Taiwan Military Police Seize Documents Amid Growing Scandal

Michael Turton , March 8, 2016 11:39am

Huge controversy this week (Taipei Times) over the military police seizing documents relating to the 2-28 massacre and subsequent White Terror from a private citizen whose consent to the search was coerced…

The command made the remarks amid growing attention to the case implicating Wei, whose daughter is believed to be the author of an article detailing Wei’s situation that was posted on Saturday on the Professional Technology Temple (PTT), the nation’s largest academic online bulletin board.

Wei’s daughter, who goes by the pseudonym “k9t8u5,” said in the article, titled “Military police illegally searched my house and seized items,” that her father owned a collection of White Terror era documents.

“Just a few days before the 69th anniversary of the 228 Incident, several military police came and raided my house, confiscated the documents and used a minivan to drive my father to their interrogation room for questioning,” she said.

She said her father also sold pu-erh tea leaves online and military police posed as potential buyers of tea and asked her father to meet them at an MRT station.

She said her father told her that when he met the military police, they demanded to search his house.

“My dad asked to see a warrant, but they told him it was an easy task to get a warrant and that his refusal to cooperate would end badly for him. That was why my father got in their car and allowed them to search our house without a warrant,” she wrote.

Bob Kao over at Taiwan Law Blog observed that the main issue is not the involvement of the military police — though that is a deplorable relic of the authoritarian era — but consent:

Second, the main legal issue here is whether the civilian was coerced. The general story being reported is that the military police arranged for a meeting with the civilian outside under the pretense of buying tea from him, which is perfectly legal. Because they did not have a warrant, the military police asked for the civilian’s consent – which he gave – to enter his home and seize the classified documents after acknowledging the real purpose of the meeting. He was given a receipt by the officers. The main point of contention is whether the consent was valid. Did he voluntarily consent or was he coerced and threatened?

In addition to the legal and political issues, this event also shows another key political structure in Taiwan: the influence of the BBS systems which are the mainstay of communication for Taiwanese university students and academics, and above all, of PTT. These BBS systems are overwhelmingly pro-Taiwan and anti-KMT. The issue only became a public flap after it was posted to PTT…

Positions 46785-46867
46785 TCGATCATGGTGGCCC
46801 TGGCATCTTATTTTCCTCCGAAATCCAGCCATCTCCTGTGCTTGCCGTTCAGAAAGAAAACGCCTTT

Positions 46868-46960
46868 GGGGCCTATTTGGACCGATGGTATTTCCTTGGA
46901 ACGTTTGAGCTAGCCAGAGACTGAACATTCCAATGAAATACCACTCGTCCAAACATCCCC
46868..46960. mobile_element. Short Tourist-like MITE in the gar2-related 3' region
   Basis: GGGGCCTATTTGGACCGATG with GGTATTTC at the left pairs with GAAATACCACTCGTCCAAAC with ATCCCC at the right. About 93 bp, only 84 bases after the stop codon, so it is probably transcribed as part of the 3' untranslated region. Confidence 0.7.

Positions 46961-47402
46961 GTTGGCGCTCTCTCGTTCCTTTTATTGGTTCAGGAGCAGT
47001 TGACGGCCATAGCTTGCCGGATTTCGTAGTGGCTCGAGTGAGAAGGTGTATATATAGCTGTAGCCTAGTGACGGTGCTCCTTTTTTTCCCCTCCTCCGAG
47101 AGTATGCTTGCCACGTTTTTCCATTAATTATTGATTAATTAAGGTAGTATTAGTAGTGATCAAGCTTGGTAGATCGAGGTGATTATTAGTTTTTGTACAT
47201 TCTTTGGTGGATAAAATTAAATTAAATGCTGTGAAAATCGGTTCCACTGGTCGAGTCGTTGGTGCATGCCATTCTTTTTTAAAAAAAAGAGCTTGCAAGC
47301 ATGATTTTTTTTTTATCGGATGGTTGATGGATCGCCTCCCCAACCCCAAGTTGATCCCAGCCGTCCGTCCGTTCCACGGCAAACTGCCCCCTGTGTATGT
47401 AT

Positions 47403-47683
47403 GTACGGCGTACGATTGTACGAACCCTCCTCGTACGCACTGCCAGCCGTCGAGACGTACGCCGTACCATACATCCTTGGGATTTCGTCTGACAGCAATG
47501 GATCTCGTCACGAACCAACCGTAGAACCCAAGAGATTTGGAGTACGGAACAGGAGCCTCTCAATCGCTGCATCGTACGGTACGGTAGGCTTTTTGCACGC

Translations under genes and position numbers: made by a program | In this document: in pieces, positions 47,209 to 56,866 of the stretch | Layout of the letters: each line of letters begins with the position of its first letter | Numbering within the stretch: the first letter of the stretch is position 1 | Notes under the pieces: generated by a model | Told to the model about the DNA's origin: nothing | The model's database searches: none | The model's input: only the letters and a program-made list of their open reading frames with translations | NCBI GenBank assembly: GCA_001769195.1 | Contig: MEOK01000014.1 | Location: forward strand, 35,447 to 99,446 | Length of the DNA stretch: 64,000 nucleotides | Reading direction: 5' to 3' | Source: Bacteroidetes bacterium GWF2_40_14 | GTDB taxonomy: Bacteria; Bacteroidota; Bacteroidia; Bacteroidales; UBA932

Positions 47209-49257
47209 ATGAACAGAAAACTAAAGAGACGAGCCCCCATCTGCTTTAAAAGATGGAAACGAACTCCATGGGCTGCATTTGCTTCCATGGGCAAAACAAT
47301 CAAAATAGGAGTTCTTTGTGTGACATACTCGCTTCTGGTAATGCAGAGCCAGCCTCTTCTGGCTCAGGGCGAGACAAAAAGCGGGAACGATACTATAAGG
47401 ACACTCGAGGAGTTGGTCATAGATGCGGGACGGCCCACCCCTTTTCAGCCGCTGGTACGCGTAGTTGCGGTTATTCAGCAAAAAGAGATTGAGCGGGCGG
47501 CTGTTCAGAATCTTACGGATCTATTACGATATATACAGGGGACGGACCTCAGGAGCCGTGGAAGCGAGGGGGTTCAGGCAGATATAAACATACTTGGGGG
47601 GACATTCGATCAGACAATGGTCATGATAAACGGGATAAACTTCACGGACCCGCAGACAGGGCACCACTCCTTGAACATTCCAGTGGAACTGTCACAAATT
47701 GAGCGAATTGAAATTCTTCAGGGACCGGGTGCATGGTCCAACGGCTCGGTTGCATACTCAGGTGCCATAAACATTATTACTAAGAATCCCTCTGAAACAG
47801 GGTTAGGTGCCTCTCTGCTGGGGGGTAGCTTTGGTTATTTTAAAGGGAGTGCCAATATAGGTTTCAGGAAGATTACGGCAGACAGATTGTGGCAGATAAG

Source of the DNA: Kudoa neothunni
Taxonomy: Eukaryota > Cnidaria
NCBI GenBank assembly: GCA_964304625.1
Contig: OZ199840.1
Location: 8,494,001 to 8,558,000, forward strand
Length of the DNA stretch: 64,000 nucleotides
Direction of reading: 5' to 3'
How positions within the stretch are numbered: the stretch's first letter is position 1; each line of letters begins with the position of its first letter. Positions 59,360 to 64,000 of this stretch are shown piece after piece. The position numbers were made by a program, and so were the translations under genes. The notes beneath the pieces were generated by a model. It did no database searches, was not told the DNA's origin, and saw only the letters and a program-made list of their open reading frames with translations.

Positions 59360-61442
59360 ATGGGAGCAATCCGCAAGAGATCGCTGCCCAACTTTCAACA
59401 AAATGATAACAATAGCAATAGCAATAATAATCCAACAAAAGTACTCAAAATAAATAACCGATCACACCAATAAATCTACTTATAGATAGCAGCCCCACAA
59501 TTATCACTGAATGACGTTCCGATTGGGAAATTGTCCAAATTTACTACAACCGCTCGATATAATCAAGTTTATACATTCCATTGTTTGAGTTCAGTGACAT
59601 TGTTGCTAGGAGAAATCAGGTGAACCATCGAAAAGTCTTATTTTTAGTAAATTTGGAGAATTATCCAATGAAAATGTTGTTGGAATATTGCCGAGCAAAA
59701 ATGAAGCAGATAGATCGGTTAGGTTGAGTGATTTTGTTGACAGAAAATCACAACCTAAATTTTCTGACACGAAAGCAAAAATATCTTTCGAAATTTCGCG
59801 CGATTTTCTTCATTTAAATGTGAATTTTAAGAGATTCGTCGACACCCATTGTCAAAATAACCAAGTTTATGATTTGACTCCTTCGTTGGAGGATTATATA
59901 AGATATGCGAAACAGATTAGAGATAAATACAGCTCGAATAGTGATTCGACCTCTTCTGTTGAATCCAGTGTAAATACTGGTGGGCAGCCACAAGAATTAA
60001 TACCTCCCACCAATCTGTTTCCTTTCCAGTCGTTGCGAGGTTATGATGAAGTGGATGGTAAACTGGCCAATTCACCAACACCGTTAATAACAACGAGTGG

UPDATED: Today, Mar 8, legislators from both the KMT and DPP slammed the military police and the ministry of justice….

The Legislative Yuan’s Foreign and National Defense Committee put aside its scheduled agenda to question officials over the affair, passed resolutions condemning the military police’s actions and demanded the preservation of all documents relating to the White Terror era.
“[The documents] were not classified and had already become historical documents,” Chinese Nationalist Party (KMT) Legislator Johnny Chiang (江啟臣) said, questioning whether their presence on an online auctioning site was urgent enough to justify military police acting directly instead of referring the case to a public prosecutor.

“Even if investigations are allowed to be conducted without the permission of a prosecutor, personnel from the Ministry of Defense should not have gone with the military police to meet the suspect because they are not ‘judicial police,’” he said, adding that it appeared that the military police had abandoned their neutrality and followed ministry orders.

“The reason this has become such a huge issue is that a judicial and human rights red line has been crossed,” Democratic Progressive Party (DPP) Legislator Lo Chih-cheng (羅致政) said.

The ministry conducted a “scam operation” by pretending to want to purchase tea to “fish out” the man who posted the documents, Lo said, questioning whether the man had willingly assented to the military police searching his home.

Minister of Defense Kao Kuang-chi (高廣圻) apologized for the fear and controversy caused by the incident in response to demands from DPP Legislator Lu Sun-ling (呂孫綾) that he do so.

Perhaps this will lead to changes in the law that permits the military police to carry out civilian investigations, a relic of the martial law era. This case also highlights how martial law-era laws maintain their malefic influence on Taiwan society…

Michael Turton

A long time expat in Taiwan.